The Peck’s Addition study will also provide an oral history archive as Smith and Hopkins continue to interview people with ties to the neighborhood. This archive will provide valuable resources for scholars and for anyone with an interest in urban Appalachian history. Indeed, Ashley Hopkins has already introduced part of this work into her classroom as part of the Appalachian Studies program through Miami University.
Hopkins explained that the process of bringing the history of Peck’s Addition into the classroom began about two years ago: “In other cultural studies programs there are immersion programs where students can get first-hand experiences with specific cultures. In thinking about cultural immersion in Appalachian Studies, the research on Peck’s Addition brought everything close to home. Students could get involved without traveling to the Appalachian region.” Hopkins facilitated the process by asking students to begin asking questions like what does it mean to be Appalachian? Who gets to call themselves Appalachian? These questions take on a specific relevance when brought to those who have close ties to an urban Appalachian neighborhood like Peck’s Addition. These questions lead to difficult answers and a complex set of further questions.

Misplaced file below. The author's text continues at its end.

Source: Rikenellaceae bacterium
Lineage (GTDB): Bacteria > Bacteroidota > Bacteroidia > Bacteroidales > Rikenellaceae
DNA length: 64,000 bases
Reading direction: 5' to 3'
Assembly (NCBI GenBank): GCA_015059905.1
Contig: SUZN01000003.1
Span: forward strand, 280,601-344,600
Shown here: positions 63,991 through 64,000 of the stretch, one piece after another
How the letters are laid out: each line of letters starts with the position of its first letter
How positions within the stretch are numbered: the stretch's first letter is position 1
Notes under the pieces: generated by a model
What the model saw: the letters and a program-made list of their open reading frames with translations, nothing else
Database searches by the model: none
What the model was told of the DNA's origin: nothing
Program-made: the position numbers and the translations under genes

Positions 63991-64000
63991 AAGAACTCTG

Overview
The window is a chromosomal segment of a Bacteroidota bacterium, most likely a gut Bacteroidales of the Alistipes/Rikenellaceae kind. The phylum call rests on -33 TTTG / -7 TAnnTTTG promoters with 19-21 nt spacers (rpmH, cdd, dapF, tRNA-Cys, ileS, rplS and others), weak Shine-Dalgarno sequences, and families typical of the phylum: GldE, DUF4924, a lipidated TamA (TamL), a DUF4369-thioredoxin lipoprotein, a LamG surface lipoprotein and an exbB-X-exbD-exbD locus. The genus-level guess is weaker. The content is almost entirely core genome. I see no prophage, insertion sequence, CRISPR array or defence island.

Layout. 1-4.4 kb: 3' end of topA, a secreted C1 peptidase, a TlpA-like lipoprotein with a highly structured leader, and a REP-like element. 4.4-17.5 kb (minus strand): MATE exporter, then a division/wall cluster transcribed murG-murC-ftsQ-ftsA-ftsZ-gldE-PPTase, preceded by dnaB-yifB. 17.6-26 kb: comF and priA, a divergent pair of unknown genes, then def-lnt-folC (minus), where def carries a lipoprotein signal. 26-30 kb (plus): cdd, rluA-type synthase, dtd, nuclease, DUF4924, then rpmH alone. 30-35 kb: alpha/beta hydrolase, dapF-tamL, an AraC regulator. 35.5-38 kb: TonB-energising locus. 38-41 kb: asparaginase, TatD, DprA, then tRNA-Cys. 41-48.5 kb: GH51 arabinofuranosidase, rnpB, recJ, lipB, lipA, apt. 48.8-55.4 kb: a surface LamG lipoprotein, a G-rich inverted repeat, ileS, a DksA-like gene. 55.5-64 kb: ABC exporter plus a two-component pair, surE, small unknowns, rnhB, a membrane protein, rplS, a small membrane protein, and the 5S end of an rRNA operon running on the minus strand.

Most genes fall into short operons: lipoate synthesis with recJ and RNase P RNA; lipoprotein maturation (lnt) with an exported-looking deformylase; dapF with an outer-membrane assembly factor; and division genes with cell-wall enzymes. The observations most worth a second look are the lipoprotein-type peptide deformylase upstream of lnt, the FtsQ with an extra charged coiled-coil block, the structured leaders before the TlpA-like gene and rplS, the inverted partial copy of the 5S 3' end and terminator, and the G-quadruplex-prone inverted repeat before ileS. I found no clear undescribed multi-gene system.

For the Peck’s Addition work, students interviewed Appalachian people and people with ties to the Appalachian region who also have ties to the neighborhood. This has significant overlap with UACC’s Urban Appalachian Story Gathering. The work of Ashely Hopkins’ students will become part of UACC’s online Story Gathering Project Interview Archive as well as the Peck’s Addition study’s oral history archive. Hopkins said that this archive will not only preserve the story of Peck’s Addition and provide important tools for future researchers, “it also serves as a reminder to never let something like this happen again.” This seems a timely reminder as we again grapple with issues of gentrification and community displacement.
Ashley Hopkins and Matthew Smith have already presented some of their findings at the Appalachian Studies Conference where it generated tremendous interest among scholars and those who work in the areas of advocacy and community engagement. The research on Peck’s Addition provides a crucial piece of the overall picture of the urban Appalachian experience. It also serves as testimony to the injustices endured by Appalachian people both urban and rural. It is safe to say that this kind of research forms part of the core of the Urban Appalachian Community Coalition’s calling.
If you would like to participate in UACC’s Story Gathering Project you can follow this link:
Phillip J. Obermiller’s article on Peck’s Addition can be found at this link:
The Peck’s Addition Facebook group can be found here:
For more information on Kenyon-Barr, follow this link:
Mike Templeton is a writer, independent scholar, barista, cook, guitar player, and accidental jack-of-all-trades. Check out his profile in UACC’s new Cultural Directory. He lives in downtown Cincinnati with his wife who is a talented photographer. They spend their free time walking around the city snapping photos. She looks up at that the grandeur of the city, while Mike always seems to be staring at the ground.
Cover photo credit: https://digital.cincinnatilibrary.org/